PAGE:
FRAXA Research Foundation initially partnered with Healx in 2016 to identify existing drugs with potential to treat fragile X syndrome, using machine learning algorithms and computational biology. The study produced results, and now FRAXA and Healx have launched a new round of studies to evaluate combinations of compounds, including both drugs and natural products.
With a 2017 grant from FRAXA Research Foundation of $90,000, Dr. Andreas Frick’s team at Neurocentre Magendie, in France, will test non-invasive imaging using magnetic resonance imaging (MRI) as a potential biomarker for future fragile X syndrome clinical trials.
With a $51,000 grant from FRAXA Research Foundation, Dr. Craig Erickson will conduct a double-blind, placebo-controlled clinical trial of AZD7325 in adults with fragile X syndrome at Cincinnati Children’s Hospital. The compound being studied is an investigational new drug from AstraZeneca that targets GABA (A) receptors.
With a $66,714 grant from the FRAXA Research Foundation awarded over 2015-2017, Dr. Francois Corbin at the Universite of Sherbrooke will test the safety and synergistic effects of lovastatin and minocycline in patients with fragile X syndrome.
With a $90,000 grant from FRAXA Research Foundation awarded over 2016-2017, University of California researchers Khaleel Razak, PhD, and Jonathan W. Lovelace, PhD, are exploring drug combinations to limit hypersensitivity to sounds in fragile X mice.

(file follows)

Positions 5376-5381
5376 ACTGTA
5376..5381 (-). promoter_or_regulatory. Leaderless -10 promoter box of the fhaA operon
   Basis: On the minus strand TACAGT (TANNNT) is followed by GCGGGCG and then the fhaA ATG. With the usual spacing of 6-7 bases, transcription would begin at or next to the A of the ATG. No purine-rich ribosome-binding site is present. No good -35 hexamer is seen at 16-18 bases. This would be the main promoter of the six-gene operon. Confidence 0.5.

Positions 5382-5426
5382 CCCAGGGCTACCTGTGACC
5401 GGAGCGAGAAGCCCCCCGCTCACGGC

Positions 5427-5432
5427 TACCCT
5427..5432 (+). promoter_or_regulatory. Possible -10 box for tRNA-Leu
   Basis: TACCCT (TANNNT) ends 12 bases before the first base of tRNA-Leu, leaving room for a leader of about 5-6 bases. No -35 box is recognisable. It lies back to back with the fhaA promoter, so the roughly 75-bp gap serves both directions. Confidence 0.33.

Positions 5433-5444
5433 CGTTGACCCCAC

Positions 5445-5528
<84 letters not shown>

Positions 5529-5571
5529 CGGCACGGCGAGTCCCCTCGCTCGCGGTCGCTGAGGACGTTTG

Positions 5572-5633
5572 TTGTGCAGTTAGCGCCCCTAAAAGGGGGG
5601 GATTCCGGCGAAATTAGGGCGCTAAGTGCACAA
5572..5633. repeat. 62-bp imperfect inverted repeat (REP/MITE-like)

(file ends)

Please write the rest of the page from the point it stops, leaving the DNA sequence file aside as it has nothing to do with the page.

Drs. Mahmoud Pouladi and Kagistia Utami at the Agency for Science, Technology and Research (A*STAR) in Singapore have won a $67,500 research grant from FRAXA Research Foundation. Their goal is to reactivate the gene which is silenced in people who have fragile X syndrome.
The FRAXA Drug Validation Initiative (FRAX-DVI) provides speedy, cost-effective, objective testing of potential new fragile X treatments. FRAXA has funded FRAX-DVI for $50,000 in 2017.
This 2017 grant of $90,000 is funded jointly by FRAXA and the Fragile X Research Foundation of Canada. A previous FRAXA grant to the Sonenberg lab has led to great interest in the available drug, metformin, as a potential treatment for fragile X syndrome. FRAXA is currently organizing clinical trials of metformin.
Almost all brain research focuses on neurons – nerve cells. However, the brain has many more glial cells which support, nourish, and protect the neurons. FRAXA Research Foundation awarded a 2017 grant $90,000 to support Dr. Yang’s studies of how changes in glial cells contribute to fragile X syndrome. This grant is funded by a grant from the Pierce Family Fragile X Foundation.
FRAXA Research Foundation has awarded a 2017 FRAXA Fellowship to Dr. Elizabeth McCullagh of $90,000 over two years. Dr. McCullagh is a postdoctoral fellow in the lab of Dr. Achem Klug at the University of Colorado at Denver. The team specializes in studying the brain’s sound localization pathway.
FRAXA Research Foundation has made a 2017 grant of $90,000 to Probal Banerjee, PhD, at the College of Staten Island (CUNY). He is exploring a therapeutic strategy based on correcting abnormalities in the PKCepsilon signaling pathway in fragile X.
Dr. Suzanne Zukin, at Albert Einstein College of Medicine, is expert on signaling pathways in the brain and the regulation of synaptic plasticity. With this 2017 grant of $90,000 from FRAXA Research Foundation, she and her team are exploring autophagy, which is how cells clean house, in fragile X.